Dunhill & O’Brien’s ‘Modern Object’ (and closing talk) at postROOM, London

Shielding, 2022, blue upholstery fabric, wood, wadding, insulation material. And gallery installation view.

Reflecting on and projecting re my Blog, I came to thinking about how it was probably at its best when conforming to tight parameters, i.e., with a maximum wordcount of 750 words per week, published by noon every Sunday, using only B&W images (as a means by which to synthesise hugely diverse visual information) and featuring some kind of ‘review’ or thoughts upon art and culture, while laced with the thoughts, the persona, and in a way the diary of that ‘ONLY YOU’ who has become both myself and the reader, morphing into a persona who is not only of and for the writer, but also of and for the reader, providing a special kind of encounter where the audience or reader is carried along with the writer while also carrying the writer along.

However, I had better get around to writing about something other than writing itself.

Yesterday was frosty in London and my partner and I crossed London quickly by tube, unavoidably aware that a big football match, a national cultural event, was in the offing. We travelled to Islington, not a part of town we visit often but home to a couple of galleries run by friends of ours. I was able to show my partner the delights of Camden Passage, once an intriguing warren entirely made up of antique and bric-a-brac shops, but now significantly modernised and gentrified with trendy cafes and the like, though still retaining some of its original charm.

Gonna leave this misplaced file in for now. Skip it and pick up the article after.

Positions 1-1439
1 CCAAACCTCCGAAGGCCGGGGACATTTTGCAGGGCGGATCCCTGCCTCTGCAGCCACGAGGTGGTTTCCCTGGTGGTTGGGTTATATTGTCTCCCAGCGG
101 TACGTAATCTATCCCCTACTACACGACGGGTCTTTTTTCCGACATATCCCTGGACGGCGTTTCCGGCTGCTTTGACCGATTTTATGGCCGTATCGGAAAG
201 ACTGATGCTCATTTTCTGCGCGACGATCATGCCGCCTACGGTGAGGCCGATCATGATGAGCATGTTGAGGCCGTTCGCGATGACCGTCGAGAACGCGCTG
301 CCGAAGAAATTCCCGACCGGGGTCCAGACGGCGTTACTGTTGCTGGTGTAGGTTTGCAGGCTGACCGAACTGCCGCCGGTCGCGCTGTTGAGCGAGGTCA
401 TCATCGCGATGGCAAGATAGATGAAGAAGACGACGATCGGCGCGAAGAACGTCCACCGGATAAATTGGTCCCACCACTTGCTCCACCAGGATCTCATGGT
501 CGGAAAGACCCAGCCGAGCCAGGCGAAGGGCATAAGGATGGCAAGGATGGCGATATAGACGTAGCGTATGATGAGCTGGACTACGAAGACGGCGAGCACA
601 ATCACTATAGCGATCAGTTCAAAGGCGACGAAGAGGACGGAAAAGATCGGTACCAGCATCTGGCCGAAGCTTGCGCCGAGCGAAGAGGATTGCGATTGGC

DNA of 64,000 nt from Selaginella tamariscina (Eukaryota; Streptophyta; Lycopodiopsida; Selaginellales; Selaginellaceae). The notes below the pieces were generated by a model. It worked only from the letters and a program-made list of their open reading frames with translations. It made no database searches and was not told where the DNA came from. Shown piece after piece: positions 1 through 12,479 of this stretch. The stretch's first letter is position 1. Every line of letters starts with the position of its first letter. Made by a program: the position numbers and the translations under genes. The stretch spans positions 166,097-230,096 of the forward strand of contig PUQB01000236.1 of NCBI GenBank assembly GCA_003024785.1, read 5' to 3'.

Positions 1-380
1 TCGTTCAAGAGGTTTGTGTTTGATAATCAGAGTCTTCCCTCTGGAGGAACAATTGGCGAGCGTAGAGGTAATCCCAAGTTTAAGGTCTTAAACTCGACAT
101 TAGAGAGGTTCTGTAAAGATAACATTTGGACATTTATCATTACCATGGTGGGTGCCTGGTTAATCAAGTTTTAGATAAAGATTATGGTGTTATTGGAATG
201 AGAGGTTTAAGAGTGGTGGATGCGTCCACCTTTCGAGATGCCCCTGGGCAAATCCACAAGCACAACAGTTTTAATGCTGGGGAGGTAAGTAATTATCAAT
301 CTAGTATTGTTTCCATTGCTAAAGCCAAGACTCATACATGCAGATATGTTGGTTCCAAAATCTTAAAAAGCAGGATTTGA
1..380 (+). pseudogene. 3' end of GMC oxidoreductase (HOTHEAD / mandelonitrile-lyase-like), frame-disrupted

This is also the part of town where my mum and dad wooed each other, meeting for movie dates on Islington Green after finding each other while working at the same pipe factory (the smoking kind) called Comoy’s, not far from Angel. My mother was working there because her working class family were based around Chapel Market and the area between Kings X and Angel. My father, Seamus (James) O’Kane, had migrated from Ireland and taken any job he could find while applying for a more promising position in the lowest ranks of the British civil service. He inadvertently fell in love with local girl Evelyn Reed and the rest is (my family) history.

In Chapel Market, where my great grandmother once lived, there is now an art gallery run by a friend named Yuki Miyake and named White Conduit Projects . It has a unique, largely Japanese-art-and-culture-related agenda. But our destination on this occasion was a little further North up Essex Road to ‘postROOM’, a gallery situated in the home of gallery director Sandie Macrae “ … after 18 years’ operating as: R O O M, ROOM TOO, FOUND GALLERY, ROOM London, ROOMARTSPACE and more recently and currently as ROAMING ROOM”. We travelled to postROOM to attend a talk by artists and friends Mark Dunhill and Tamiko O’Brien  (who have also exhibited in White Conduit Projects) marking the last day of their show, Modern Object (17th Nov to 10th Dec 2022), at postROOM.